What should I do when checking my tires?
Tire checks should include:
- Checking the tread depth meets vehicle manufacturer’s recommendations.
- Checking the tire pressure meets the legal minimum depth.
- Checking the overall condition
At the same time as checking your tire pressure and tread depth, examine the tires for any cuts or bulges, which must be assessed by a professional if found. A bulge in a tire indicates internal structural damage and must be replaced.
The tire must also be replaced if you find any cuts deep enough to reveal the internal structure of the tire.
When should I check my tires?
Tire checks should be made every month as well as before making any long journeys by using a reliable and accurate tire pressure gauge.
Always measure tire pressure when tires are “cold”. Tires are cold if they have not been driven for more than 2 miles at low speed or have been stationary for a least two hours.
Why is correct tire pressure important?
Correct tire pressure is important for several reasons;
Tire life – under or over inflated tires increase wear
Fuel economy – under inflated tires increase fuel consumption
Safety – under or over inflated tires will affect grip and braking performance
Ride comfort – over inflated tires can result in a harsh and uncomfortable ride
Why is it important to check your pressures regularly?
Correct tire pressure is vital to your safety on the road. Under-inflated tires affect handling and grip, potentially causing irregular or unpredictable vehicle behavior. They are also much more likely to suffer from a dangerous sudden rapid deflation, especially on high-speed motorway journeys.
By keeping your tires at their optimum pressure, your running costs are also reduced. Under-inflated tires require a bigger force to make them turn, so your car uses more fuel. Additionally, tires which are not set to their correct pressure wear out more quickly.
So, to benefit from lower fuel bills, longer tire life, increased safety, and reduced CO2 emissions, make sure you check your tire pressures at least once a month and before a long journey.
Why is tread depth important?
Tread depth is highly important for road safety and provides a good grip on wet surfaces. The tread pattern is used to remove water from between the tire and the road surface. Drivers run the risk of reduced grip and a longer stopping distance if the tread depth is incorrect.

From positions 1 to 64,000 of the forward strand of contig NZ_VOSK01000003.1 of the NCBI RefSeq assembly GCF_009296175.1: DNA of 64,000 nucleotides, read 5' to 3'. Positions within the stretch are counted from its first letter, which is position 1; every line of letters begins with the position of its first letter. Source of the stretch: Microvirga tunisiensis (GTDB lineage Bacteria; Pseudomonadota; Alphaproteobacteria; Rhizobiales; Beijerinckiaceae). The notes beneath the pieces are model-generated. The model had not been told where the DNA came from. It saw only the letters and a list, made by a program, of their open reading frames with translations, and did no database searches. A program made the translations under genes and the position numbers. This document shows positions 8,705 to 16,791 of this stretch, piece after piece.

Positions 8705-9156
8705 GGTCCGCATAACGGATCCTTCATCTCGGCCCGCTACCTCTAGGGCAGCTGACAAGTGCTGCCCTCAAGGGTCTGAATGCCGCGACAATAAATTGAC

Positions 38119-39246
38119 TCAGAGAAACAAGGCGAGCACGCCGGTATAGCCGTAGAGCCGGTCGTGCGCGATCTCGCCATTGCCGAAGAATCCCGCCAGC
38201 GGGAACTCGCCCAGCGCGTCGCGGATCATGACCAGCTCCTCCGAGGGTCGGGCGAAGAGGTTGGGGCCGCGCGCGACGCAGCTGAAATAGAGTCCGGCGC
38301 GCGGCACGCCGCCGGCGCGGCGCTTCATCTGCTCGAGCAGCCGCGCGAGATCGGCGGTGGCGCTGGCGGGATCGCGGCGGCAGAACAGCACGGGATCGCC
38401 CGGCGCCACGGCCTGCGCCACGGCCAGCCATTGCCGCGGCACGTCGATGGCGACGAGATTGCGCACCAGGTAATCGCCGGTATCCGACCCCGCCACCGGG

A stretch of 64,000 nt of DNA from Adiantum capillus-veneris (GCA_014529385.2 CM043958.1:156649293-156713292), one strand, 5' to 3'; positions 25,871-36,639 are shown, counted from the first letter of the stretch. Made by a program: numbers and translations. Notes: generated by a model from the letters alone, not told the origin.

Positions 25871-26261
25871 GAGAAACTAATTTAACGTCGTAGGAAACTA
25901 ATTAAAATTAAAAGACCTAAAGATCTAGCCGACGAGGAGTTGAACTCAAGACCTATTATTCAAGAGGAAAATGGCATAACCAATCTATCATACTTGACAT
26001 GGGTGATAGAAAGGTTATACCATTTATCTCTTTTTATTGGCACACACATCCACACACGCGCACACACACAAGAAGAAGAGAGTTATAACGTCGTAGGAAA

Drivers can be fined and given three penalty points for each tire which does not comply with the regulations.
How do I determine the correct tire pressure for my vehicle?
Tire pressures are quoted for cold tires and will be specified in your vehicle handbook and may be on a sticker inside the fuel flat, on the drivers (or passengers) door or even inside the glove box.
Normally there are two tire pressures quoted; one for “normal use” and a higher tire pressure for when the vehicle is underload. Make sure you adjust your tire pressures accordingly.
If you don’t know the correct tire pressure for your vehicle, refer to the manufacturer’s customer service department. Many tire retailers will also be able to provide this information. Alternatively, you can obtain the correct tire pressure for your car by visiting the tire pressure checker on TyreSafe’s website and entering your vehicle’s details.
Never use the tire pressure quoted on the tire sidewall. This pressure refers to the maximum inflation pressure a tire can contain under maximum load.
What is the minimum legal tread depth?
The current law for the tread depth for cars, vans and LCV is to have a minimum depth of 1.6mm across the central three-quarters of the tire and around the entire circumference.
It is recommended to increase the safety of the car to replace the tires before the 1.6mm limit is reached. Many vehicle manufactures’ suggest replacing the tires when they reach 3mm.
For any vehicles exceeding 3.5 tonnes the current law states that the tread should be a minimum of 1mm across the central three-quarters of the tire and around the entire circumference.
Motorcycles over 50cc the minimum tread is 1mm across three-quarters of the width of the tread pattern and a visible tread on the remaining quarter. Motorcycles up to 50cc are required to have all grooves of the original tire pattern clearly visible.
How do I know if my tires need inflating or deflating?
The only accurate way to know if your tires need to be inflated (or deflated) is by measuring the pressure with a reliable and accurate tire pressure gauge.
A common misconception is that a visual check is sufficient to assess tire pressure. Tires can be significantly under or over-inflated by up to 20% and you may not be able to tell just by looking at them.
By using an accurate and reliable tire pressure gauge you need to check the tire pressure matches with the vehicles manufactures’ recommendations.